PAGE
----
December 3rd

We started on a sombre note from the beautiful, remotely located Bhopal Institute of Technology and Science, in Bangrasiya, Bhopal, that had hosted us for the night. It was both a day of mournings and reflection along with a day of historical sightseeing.

3rd Dec is infamous for being the anniversary of the world’s worst industrial disaster which unfolded post midnight this day on a chilly night in 1984. It was caused by the Sevin gas leak incident at the Union Carbide India Limited, a pesticide plant producing this highly toxic but very efficient and cost-effective chemical. Nearly four thousand people lost their lives that tragic night. The total official toll rose to 15000 in the next two weeks. The tragic disaster only proves the call of the Jai Jagat movement for checking senseless industrialization and developing a model of people-centric sustainable development. A model that is based on local needs and enhancing local capacities for real empowerment of the people and for a better clean environment for future generations.

The retrospection that followed the prayers for Bhopal victims dwelled on how we can change this paradigm of top-down development where for the sake of easy solution thousands of lives were lost. Add to that the apparent culpability of an indifferent and greedy government and absolute unaccountability and careless safety and inspection regulations of the private factory that, needless to say, got away without any blame, and for which thousands had to pay with their lives and millions continue to be affected. And all this ironically for a chemical product that only helps enhance productivity in the short term but kills the land in the long run and is now recognized as an environmental hazard.
It’s been 35 years now and yet the city continues to suffer from the aftermath of the gas leak through still poisoned water and land.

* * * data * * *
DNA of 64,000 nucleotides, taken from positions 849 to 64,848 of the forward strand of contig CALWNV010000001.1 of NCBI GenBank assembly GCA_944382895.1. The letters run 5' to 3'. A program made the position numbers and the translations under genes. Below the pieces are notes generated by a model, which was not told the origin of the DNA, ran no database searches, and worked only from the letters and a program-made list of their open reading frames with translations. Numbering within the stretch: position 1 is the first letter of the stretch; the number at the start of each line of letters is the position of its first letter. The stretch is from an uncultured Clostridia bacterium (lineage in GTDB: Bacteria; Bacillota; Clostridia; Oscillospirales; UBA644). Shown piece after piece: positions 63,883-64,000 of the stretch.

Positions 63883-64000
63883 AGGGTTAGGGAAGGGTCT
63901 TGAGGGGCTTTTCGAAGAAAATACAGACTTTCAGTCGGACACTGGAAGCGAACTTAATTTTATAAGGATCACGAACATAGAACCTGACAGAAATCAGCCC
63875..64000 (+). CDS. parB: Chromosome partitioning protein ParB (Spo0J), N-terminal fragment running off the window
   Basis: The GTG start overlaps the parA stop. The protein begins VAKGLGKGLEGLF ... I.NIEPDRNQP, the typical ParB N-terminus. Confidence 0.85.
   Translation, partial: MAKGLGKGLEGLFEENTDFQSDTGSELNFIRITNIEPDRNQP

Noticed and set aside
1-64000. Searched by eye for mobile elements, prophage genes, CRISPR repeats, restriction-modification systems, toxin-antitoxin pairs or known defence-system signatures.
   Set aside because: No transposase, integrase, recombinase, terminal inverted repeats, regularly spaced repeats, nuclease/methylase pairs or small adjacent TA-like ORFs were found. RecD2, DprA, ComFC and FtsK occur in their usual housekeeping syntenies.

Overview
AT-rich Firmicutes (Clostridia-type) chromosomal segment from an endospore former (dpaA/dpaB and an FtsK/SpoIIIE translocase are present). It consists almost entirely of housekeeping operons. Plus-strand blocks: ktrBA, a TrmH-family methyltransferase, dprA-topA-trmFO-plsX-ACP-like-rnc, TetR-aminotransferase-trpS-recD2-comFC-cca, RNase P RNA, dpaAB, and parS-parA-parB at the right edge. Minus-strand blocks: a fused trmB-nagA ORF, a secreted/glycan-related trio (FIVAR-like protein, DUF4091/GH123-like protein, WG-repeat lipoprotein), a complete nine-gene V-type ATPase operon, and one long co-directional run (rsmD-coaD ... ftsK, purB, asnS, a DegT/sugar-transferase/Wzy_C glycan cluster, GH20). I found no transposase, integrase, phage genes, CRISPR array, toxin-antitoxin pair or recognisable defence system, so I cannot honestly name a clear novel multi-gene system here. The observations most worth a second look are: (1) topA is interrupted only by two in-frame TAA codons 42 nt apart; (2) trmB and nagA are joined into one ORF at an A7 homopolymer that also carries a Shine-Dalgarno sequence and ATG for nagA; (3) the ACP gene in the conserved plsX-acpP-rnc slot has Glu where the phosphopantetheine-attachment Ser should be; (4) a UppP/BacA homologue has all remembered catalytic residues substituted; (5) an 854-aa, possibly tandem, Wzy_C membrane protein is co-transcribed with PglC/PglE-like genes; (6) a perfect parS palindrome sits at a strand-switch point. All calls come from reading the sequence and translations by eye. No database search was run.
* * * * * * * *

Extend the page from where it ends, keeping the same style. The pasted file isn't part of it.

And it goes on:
The day of mournings didn’t end with the team’s respect to the victims of the gas tragedy for just before lunch we received the news of the passing away of Dhawal Mehta, after he met with an accident when his car got hit by another vehicle from behind. Dhawal, 45, was the son of Yatish Mehta, a diamond merchant who gave up his business to practice and spread the message of Gandhi, and now the chairman of Sarvodyaya Mandal, Mumbai, were remembered for their important role in the inception and organization of the JaiJagat2020 yatra. Yatish, 75, came in contact with Rajagopala P. V. in 2005 and became a devoted contributor to his cause and struggle for the landless. He is still actively involved in mobilizing the poorest and most deprived, marginalized sections of the society. He has been instrumental in raising donations by bringing civil society organizations together and promotes art and handicrafts made by tribal communities for alternative livelihood. His life is dedicated to making marginalized communities self sufficient and lead a respectful life. Both father and son helped support the Jai Jagat one year walk through their networking, raising donations and providing organizational support. His whole family has been an integral part as members of the Jai Jagat family since it’s inception. Rajagopal P.V. and other seniors who knew Dhawal personally were visibly affected by the sad and untimely demise of this highly loved soul and extended their sympathies to his father.